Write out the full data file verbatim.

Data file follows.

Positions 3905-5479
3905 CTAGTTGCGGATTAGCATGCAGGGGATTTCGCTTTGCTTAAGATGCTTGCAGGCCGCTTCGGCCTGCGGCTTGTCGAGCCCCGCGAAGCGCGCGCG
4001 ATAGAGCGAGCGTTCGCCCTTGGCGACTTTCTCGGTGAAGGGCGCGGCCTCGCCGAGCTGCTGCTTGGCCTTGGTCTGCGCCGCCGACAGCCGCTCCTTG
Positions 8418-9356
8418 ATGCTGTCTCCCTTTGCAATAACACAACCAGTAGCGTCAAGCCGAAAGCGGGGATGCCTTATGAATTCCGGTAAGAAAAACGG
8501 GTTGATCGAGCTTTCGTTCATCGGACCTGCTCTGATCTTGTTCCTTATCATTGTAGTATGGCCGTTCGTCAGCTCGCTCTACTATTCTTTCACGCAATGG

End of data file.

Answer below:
Positions 3905-5479
3905 CTAGTTGCGGATTAGCATGCAGGGGATTTCGCTTTGCTTAAGATGCTTGCAGGCCGCTTCGGCCTGCGGCTTGTCGAGCCCCGCGAAGCGCGCGCG
4001 ATAGAGCGAGCGTTCGCCCTTGGCGACTTTCTCGGTGAAGGGCGCGGCCTCGCCGAGCTGCTGCTTGGCCTTGGTCTGCGCCGCCGACAGCCGCTCCTTG
Positions 8418-9356
8418 ATGCTGTCTCCCTTTGCAATAACACAACCAGTAGCGTCAAGCCGAAAGCGGGGATGCCTTATGAATTCCGGTAAGAAAAACGG
8501 GTTGATCGAGCTTTCGTTCATCGGACCTGCTCTGATCTTGTTCCTTATCATTGTAGTATGGCCGTTCGTCAGCTCGCTCTACTATTCTTTCACGCAATGG